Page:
Short & Sweet Marketing for Story Artists – Tip #5 of 5 – Art of Consistency & Branding

This is the fifth of five parts on how best to manage marketing during this particular time period…or beyond. While Story Crossroads sees “story artists” to typically mean spoken word storytellers, these tips apply to all performing artists or professionals across industries.

5-Tips for 5 Days:

  • Tip 1 – Website – REVEALED
  • Tip 2 – Social Media – REVEALED
  • Tip 3 – E-Newsletter & Email Lists – REVEALED
  • Tip 4 – Ideal Client – REVEALED
  • Tip 5 – Art of Consistency & Branding

You figured everything out – website, social media, E-Newsletter, Email Lists and even your Ideal Client. Now, how much can you be trusted to get things out when you say? How memorable are you?

Consistency deals with accuracy AND timliness.

If you have someone else handle your marketing (a great idea), then that person needs to understand the way you would talk or approach things. They need to be accurate with your personality.

Most likely, you are handling your own marketing. Yet, we can forget how we did it one time and keeping it that way for another similar situation. Can we adapt? Absolutely. Even companies update their logos, images, and mottoes from time to time. However, the most successful transitions are when the coloring/logo/image are close to the original. You can even have a transition plan of tweaking color tones year by year so it is gradual and still recognizable with your fan-base.

Story artists tend to be decent with branding on stage and then forget to use that same branding in all marketing materials. When people click on a link, seeing that imagery is a quick, “Whew! This is who I want!”

Give the people seeking you that affirmation.

Branding can involve objects, wardrobe, repeated phrases and traditions, and colors.

Story Crossroads uses blue/orange throughout what we do. We have a logo. We have t-shirts with “I have a story. You have a story. We all have stories.” for our volunteers, youth and adult community tellers, and our professional story artists. We use that motto on our email signature, our website homepage, and other applicable places. We do our best to be consistent…but our monthly E-Newsletter is really more a bi-monthly than monthly. Everyone can improve…yes, that means, us, too.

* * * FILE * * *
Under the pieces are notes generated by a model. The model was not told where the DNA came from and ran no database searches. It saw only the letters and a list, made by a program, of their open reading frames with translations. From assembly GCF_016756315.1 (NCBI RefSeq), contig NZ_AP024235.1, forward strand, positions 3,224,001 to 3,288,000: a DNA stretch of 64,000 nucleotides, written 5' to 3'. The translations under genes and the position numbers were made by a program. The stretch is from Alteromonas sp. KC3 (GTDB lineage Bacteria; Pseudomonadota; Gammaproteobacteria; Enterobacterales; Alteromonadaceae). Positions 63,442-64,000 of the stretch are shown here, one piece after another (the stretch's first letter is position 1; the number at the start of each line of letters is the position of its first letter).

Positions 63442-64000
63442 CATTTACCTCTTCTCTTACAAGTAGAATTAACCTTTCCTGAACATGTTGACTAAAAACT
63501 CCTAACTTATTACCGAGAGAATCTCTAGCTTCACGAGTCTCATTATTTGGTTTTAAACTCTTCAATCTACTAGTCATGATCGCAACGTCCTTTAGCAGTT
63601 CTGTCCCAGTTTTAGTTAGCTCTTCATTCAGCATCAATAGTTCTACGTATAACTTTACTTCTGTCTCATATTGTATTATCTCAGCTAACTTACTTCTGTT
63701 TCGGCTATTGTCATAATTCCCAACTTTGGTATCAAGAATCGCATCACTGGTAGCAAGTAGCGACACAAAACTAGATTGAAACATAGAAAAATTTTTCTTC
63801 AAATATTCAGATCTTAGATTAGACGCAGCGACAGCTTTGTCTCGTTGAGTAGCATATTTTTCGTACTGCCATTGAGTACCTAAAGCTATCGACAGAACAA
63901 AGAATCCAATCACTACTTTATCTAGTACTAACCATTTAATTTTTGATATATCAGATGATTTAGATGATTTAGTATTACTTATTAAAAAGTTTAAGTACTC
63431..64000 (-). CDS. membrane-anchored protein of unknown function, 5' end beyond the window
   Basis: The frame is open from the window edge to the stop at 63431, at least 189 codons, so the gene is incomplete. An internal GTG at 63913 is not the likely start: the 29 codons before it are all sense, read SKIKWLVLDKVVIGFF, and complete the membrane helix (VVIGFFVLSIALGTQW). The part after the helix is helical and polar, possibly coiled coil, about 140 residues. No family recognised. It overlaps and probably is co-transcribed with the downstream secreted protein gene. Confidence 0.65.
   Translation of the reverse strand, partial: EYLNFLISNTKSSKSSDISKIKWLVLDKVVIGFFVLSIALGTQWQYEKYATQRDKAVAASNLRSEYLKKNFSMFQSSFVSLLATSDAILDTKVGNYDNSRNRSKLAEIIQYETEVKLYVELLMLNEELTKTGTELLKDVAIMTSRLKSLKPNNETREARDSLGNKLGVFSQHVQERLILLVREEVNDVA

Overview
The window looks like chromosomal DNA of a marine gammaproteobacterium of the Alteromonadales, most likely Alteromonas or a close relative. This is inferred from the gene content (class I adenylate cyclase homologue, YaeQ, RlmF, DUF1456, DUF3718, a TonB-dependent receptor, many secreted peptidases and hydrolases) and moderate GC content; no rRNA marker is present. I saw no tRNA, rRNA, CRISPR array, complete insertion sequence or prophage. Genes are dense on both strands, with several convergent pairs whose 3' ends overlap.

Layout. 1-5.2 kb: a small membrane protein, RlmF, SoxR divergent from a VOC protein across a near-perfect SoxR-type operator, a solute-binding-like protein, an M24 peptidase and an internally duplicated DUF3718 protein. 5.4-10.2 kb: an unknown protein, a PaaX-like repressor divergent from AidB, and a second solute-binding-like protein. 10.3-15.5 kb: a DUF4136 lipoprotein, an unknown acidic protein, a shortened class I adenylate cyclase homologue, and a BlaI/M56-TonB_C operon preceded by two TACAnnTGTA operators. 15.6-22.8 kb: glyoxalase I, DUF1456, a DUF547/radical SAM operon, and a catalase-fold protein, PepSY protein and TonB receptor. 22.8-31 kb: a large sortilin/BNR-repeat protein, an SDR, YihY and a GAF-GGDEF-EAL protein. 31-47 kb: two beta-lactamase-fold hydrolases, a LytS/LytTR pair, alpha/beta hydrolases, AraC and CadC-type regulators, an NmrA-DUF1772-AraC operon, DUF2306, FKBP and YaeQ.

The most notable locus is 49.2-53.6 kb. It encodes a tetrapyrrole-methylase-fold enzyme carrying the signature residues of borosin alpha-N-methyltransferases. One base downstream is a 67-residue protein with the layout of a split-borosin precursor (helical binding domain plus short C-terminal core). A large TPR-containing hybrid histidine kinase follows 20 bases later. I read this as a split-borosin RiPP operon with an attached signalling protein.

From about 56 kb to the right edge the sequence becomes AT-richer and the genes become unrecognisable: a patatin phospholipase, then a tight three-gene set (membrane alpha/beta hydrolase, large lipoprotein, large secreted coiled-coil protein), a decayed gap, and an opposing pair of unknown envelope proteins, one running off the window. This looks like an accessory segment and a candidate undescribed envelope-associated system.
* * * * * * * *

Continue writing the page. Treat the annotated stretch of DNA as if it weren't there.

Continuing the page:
Organizations easily have a logo to promote. A story artist often rely on themselves as the brand. This is why at least one picture of the story artist is crucial on the homepage of a website, in the banners on Facebook, upon the header of a E-Newsletter, etc.

Being remembered and being reliable…nothing compares! Except for those paying gigs and opportunities. Believe you can be spectacular.

Quick 5-Question for Consistency & Branding:

  1. Do you have a catch phrase, opening line, ending line, or motto? How often do you use it? Do people expect these traditions?
  2. What colors are associated with you? Can you narrow them down to one color? Two colors? If you consider “all colors,” then are you consistent in using “all colors” clearly in all marketing or communications regarding you and your work?
  3. Is there a type of storytelling, art, music, dance, movement that you specialize in? Even with skills in other areas, is it clear about your niche?
  4. Do you have scheduled website updates at least once every two weeks? If less than this time-frame, then please add this to your “to do” list. Do you have scheduled social media? Each platform is different on what is expected. Facebook is best with no more than 3 posts a day. Twitter is at least 15 posts a day. Answers will vary. Here is some guidance from an article from 14 studies. You can even have software to help you in the planning and saving groupings of hashtags to save time. See an article “The 25 Best Social Media Management Tools for Businesses of All Sizes” by Alfred Lua/Buffer (11-minute read). Do you keep your promise of having a monthly E-Newsletter or whatever length of time you said?
  5. Did you consider AND actually send press releases as a story artist? Organization? Both, if it applies? Any event you are connected with…even if you are not the host? You need to be familiar with journalists and keep a rapport. You can send a press release every other week or at least monthly. That is NOT too much. If you don’t send press releases at all…commit!

Story Artists who have Branding:

  • Donald Davishttps://www.ddavisstoryteller.com/ – has the bowtie on stage as well as key image on his website – dresses up to honor his audience though the bowtie has an edge of surprise/fun to it – matches with his personal/family stories
  • Barbara Schutzgruberhttps://weavestory.wordpress.com/ – she is a weaver of silks and threads as well as stories – imagery works nicely together – she wears what she has woven when weaving stories – reminds this connection in all she does
  • Diane Ferlattehttp://www.dianeferlatte.com/ – has “the stick” or “talking stick” on stage and pounds out rhythm, often accompanied by Erik Pearson – could use this imagery more prominently for website and marketing materials

Story Artists with Consistency? Harder to Determine.

The best way is if a story artists declares, “Yes, I do send out every other week, once a month, etc.” We will let you ponder who feels consistent and focused on keeping you informed. Hopefully, you can count yourself.

If you want me to give initial thoughts on your consistency and branding and do not mind well-intended bluntness, I am open to letting you know if you email info@storycrossroads.org. Yes, this is complimentary.

Follow our next 5-part blog series entitled “How to Best Use the Story Crossroads Discord Server.”

The Story Crossroads Server on Discord has text/vocal/video chat options plus resources and ideas. Click here for the direct invite/link.

Find our E-Newsletter and Email List Sign-Ups on our website home page at the bottom, the archive page, etc.

See our already-streamed/recorded The Big Why Panel: Historical Storytelling meets Humanities

See our 5-video playlist from the Story Crossroads Spectacular by clicking here